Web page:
The Astrophysical Context of Life broader astrobiological context, along with issues such as the origin and evolution of planets, the search for life beyond our solar system, and the physical and chemical conditions necessary for life to originate. These issues are indistinguishable from some of the central issues of astrobiology. More details of the Origins Roadmap and the NASA Astrobiology Roadmap3 are given in Appendix A. The committee returns to the overlap between NASA’s Origins theme and the general astrobiology mission in Chapter 3. Cosmochemistry NASA’s Cosmochemistry program4 supports investigations of extraterrestrial materials such as meteorites, cosmic dust, and lunar samples. These investigations study the geochemistry of our solar system bodies—planets; satellites, including the Moon; and small solar system bodies—with the goal of understanding the origin of our solar system and the processes by which its planets and small bodies have evolved to their present states. The Cosmochemistry program supports sample-focused research projects that promote exploration of our solar system or that develop techniques for such further exploration. The projects include measurements of mineral compositions, major and trace element chemistry, isotopic compositions, radiometric ages, magnetism, and radiation exposure effects; petrologic studies of extraterrestrial materials and laboratory studies of phase stability, chemical partitioning, and other processes necessary to interpret planetary data; and the synthesis of previously obtained geochemical data. The program sometimes supports research on terrestrial analog samples that addresses key geochemical processes in early planetary evolution, terrestrial history in terms of general solar system processes, and reasons for the different ways the various planetary bodies—including Earth, the Moon, and parent bodies of meteorites—evolved. Space Radiation and Human Health The Biomedical Research and Countermeasures (BR&C) program5 is a research program to identify and characterize health, environmental, and other operational human biomedical risks associated with living in space and the strategies, tools, or technologies to eliminate or mitigate those risks. The National Space Biomedical Research Institute consortium was instituted in 1997 to pursue the knowledge and technologies required for long-duration spaceflight, including specific countermeasures. Studies exploring the effects of the space-radiation environment on human health, especially its propensity to cause cancer and to damage the central nervous system, are being carried out by investigators affiliated with the National Space Biomedical Research Institute. In particular, studies on the effects of protons and heavy ions are under way at Loma Linda University and Brookhaven National Laboratory, respectively. Although the purpose of this program is biomedical, the fundamental basis for it is the ubiquity of astronomical irradiation. 3   Available at <http://astrobiology.arc.nasa.gov/roadmap>. 4   Available at <http://research.hq.nasa.gov/code_s/nra/current/NNh04ZSS001n/appendB_2.html>. Last accessed April 27, 2005. 5   Available at <http://spaceresearch.nasa.gov/research_projects/biomedical.html>. Last accessed April 27, 2005.

OCR for page 11
The Astrophysical Context of Life OTHER AGENCIES National Science Foundation Life in Extreme Environments The Life in Extreme Environments (LExEn) program was a successful interdisciplinary program run from 1997 to 1999 by the Directorates for Biological Sciences, Engineering, Geosciences, and Mathematical and Physical Sciences and the Office of Polar Programs of the National Science Foundation (NSF). This program placed heavy demands on both the financial resources and, especially, the personnel of the NSF, since neither new funds nor new personnel to manage the complex cross-disciplinary effort were made available. The success of the program was a credit to the dedicated NSF staff who worked so hard on it. (See Appendix B for additional information.) RIDGE 2000 The Ridge Interdisciplinary Global Experiments (RIDGE) program6 is designed to support research aimed at understanding the geological, chemical, biological, and physical oceanographic interactions between the oceans and hydrothermal circulation of seawater through the ocean crust. The RIDGE program supports a substantial amount of work that is related to the astrobiological topics of the origin of life and extremophiles. Polar Programs The NSF Office of Polar Programs—in particular, the U.S. Antarctic Program (USAP7)—support research that can be done exclusively in Antarctica or that can be done best from Antarctica. The NSF is currently participating in NASA’s review of the Astrobiology Science and Technology for Exploring Planets (ASTEP) proposals, which support research aimed at detailed, collaborative analysis of Earth’s extreme environments in order to better understand analogous systems elsewhere. The Antarctic is one of those environments. Successful ASTEP Antarctic proposals will require the logistical support of the Office of Polar Programs. Assembling the Tree of Life The overall goal of NSF’s Assembling the Tree of Life activity8 is the construction of a framework phylogeny for all 1.7 million described species on Earth. Phylogeny, the genealogical map for all lineages of life on Earth, provides an overall framework for facilitating information retrieval and biological prediction. The aim of the Tree of Life activity is to resolve phylogenetic relationships for large groups of organisms on the Tree of Life and to improve understanding of the evolutionary processes that have operated to shape the history of life on Earth. The Tree of Life activity will be carried out by large teams working across institutions and disciplines. 6   Available at <http://www.ridge2000.bio.psu.edu/>. Last accessed April 27, 2005. 7   Available at <http://www.nsf.gov/div/index.jps?div=ANT>. Last accessed April 27, 2005. 8   Available at <http://www.nsf.gov/pubs/2005/nsf05523/nsf05523.htm>. Last accessed April 27, 2005.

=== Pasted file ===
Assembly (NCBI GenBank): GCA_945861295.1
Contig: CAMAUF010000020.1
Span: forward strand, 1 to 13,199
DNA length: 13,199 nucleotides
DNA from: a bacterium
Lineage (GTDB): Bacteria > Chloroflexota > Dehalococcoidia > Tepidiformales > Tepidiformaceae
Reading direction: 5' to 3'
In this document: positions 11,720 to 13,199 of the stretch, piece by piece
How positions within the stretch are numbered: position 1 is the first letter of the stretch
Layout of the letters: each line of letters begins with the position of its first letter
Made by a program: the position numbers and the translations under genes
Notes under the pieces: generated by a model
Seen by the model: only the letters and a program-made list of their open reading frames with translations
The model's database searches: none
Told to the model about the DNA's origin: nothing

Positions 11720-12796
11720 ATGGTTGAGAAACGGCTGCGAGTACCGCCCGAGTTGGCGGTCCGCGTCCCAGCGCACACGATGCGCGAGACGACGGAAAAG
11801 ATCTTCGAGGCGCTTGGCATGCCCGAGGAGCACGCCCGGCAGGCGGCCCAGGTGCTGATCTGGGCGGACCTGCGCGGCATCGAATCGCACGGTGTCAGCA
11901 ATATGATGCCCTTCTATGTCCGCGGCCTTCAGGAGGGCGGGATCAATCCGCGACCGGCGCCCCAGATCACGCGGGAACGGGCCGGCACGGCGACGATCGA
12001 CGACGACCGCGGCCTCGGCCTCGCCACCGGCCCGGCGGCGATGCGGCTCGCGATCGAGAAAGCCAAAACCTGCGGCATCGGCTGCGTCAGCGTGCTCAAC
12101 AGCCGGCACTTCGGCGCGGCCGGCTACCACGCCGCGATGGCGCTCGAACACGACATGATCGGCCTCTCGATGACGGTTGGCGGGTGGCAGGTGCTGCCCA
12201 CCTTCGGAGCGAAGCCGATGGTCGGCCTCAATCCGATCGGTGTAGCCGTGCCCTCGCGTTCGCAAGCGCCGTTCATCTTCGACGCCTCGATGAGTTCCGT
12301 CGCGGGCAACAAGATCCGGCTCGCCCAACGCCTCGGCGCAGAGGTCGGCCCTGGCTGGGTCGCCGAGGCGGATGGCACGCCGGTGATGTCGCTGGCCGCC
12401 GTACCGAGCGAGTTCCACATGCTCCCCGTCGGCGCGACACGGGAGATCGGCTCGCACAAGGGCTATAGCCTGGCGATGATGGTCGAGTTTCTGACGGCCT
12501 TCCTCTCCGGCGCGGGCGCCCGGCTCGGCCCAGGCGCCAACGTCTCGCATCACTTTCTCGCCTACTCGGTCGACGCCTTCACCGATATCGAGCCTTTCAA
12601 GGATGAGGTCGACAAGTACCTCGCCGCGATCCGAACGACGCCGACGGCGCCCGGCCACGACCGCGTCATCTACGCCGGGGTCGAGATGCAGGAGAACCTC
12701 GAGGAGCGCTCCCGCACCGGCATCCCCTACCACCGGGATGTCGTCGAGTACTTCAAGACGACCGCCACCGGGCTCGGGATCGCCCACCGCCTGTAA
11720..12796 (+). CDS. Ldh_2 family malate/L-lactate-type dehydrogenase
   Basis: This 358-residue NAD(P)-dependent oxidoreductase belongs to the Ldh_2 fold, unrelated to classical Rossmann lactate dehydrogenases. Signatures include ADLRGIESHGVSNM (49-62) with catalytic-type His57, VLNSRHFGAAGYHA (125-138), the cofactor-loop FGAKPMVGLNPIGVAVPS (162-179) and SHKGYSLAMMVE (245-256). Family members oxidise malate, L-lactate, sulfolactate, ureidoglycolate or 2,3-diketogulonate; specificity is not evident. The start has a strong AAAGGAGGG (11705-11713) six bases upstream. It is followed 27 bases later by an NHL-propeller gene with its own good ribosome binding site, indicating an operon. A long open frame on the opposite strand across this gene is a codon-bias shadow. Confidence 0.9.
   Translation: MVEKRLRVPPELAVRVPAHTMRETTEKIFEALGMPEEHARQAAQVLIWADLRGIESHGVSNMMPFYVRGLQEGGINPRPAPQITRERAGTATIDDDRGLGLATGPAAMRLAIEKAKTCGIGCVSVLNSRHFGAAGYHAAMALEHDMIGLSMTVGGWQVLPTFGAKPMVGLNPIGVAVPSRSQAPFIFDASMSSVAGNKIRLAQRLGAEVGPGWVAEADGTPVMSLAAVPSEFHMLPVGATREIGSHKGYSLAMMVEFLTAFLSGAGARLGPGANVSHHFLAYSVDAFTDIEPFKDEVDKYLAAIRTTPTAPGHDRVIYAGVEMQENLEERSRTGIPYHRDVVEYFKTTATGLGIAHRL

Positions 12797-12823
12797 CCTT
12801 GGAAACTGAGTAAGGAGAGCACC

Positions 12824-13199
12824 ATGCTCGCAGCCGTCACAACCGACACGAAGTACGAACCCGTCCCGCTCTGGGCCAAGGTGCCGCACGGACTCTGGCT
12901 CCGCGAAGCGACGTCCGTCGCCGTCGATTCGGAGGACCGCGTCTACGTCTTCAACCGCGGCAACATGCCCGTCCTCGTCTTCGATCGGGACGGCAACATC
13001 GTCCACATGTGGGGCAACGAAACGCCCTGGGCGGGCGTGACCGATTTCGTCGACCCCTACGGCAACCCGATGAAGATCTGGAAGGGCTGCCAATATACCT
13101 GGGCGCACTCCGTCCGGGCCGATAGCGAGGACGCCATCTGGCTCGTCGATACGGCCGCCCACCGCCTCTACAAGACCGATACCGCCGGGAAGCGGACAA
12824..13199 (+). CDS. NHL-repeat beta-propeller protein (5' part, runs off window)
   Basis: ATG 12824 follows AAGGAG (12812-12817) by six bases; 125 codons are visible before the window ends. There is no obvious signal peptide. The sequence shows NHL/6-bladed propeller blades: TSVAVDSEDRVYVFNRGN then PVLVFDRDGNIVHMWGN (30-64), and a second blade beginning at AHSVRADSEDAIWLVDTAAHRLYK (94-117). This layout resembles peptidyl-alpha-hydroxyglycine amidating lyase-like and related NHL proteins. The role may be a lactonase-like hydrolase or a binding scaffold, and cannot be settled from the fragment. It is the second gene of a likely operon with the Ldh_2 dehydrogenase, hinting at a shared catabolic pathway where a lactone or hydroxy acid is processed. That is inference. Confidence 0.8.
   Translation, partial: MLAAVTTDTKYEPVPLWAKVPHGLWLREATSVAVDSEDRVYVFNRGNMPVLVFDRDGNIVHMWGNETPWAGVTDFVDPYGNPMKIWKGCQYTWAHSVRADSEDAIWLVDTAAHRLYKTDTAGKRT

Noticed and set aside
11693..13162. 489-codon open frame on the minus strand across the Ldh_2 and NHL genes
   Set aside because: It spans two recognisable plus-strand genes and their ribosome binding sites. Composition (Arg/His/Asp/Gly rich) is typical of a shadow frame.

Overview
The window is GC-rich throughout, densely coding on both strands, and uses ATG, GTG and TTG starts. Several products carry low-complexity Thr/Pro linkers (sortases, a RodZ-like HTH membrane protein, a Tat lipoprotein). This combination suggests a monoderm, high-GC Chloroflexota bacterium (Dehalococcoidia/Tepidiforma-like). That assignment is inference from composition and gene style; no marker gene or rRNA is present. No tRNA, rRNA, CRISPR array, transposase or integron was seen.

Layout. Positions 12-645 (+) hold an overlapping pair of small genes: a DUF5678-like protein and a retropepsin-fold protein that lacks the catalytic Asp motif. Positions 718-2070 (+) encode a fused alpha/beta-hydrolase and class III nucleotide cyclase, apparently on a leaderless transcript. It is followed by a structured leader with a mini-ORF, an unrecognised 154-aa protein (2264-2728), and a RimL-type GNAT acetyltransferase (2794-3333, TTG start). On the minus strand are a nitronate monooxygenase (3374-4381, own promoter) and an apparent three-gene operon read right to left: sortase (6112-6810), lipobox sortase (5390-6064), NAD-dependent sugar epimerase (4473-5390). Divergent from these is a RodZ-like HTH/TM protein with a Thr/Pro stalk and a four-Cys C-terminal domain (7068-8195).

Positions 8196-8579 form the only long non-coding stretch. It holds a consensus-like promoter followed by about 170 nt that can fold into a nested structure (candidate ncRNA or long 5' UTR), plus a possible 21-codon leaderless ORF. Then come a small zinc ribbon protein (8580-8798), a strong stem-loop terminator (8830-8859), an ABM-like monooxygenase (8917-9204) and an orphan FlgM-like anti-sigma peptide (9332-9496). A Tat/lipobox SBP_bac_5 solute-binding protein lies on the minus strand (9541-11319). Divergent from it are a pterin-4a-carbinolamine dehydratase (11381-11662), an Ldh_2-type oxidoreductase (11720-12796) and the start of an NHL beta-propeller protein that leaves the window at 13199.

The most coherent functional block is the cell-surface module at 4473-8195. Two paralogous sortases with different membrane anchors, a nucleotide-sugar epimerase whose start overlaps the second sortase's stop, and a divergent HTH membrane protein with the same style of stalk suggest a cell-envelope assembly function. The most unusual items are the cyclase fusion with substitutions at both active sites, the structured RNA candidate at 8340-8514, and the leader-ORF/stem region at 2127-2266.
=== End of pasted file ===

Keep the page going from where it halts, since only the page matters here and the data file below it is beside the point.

OCR for page 11
The Astrophysical Context of Life Department of Energy The Genomics:GTL program (formerly the Genomes to Life9 program) of the U.S. Department of Energy is intended to use the new genomic data and high-throughput technologies for studying the proteins encoded by the genome to explore the amazingly diverse natural capabilities of microbes. Progress in these areas is also likely to be important for the astrobiological goals of understanding the origin and evolution of life. (Additional details can be found in Appendix B.) Astrobiology in Europe The European Astrobiology Network Association (EANA)10 was created in 2001 to coordinate the different national research centers and to promote research in astrobiology in Europe. EANA is affiliated with the NASA Astrobiology Institute. Collaborative research areas in Europe’s astrobiology network include cosmochemistry, star and planetary formation, the chemistry of the origin of life, terrestrial life as a reference, and the search for habitats and signatures of life beyond Earth. (Additional information about astrobiology research in Europe can be found in Appendix B.) 9   Available at <http://doegenomestolife.org>. Last accessed April 27, 2005. 10   Available at <http://www.graz-astrobiology.oeaw.ac.at/eana.html>. Last accessed April 27, 2005.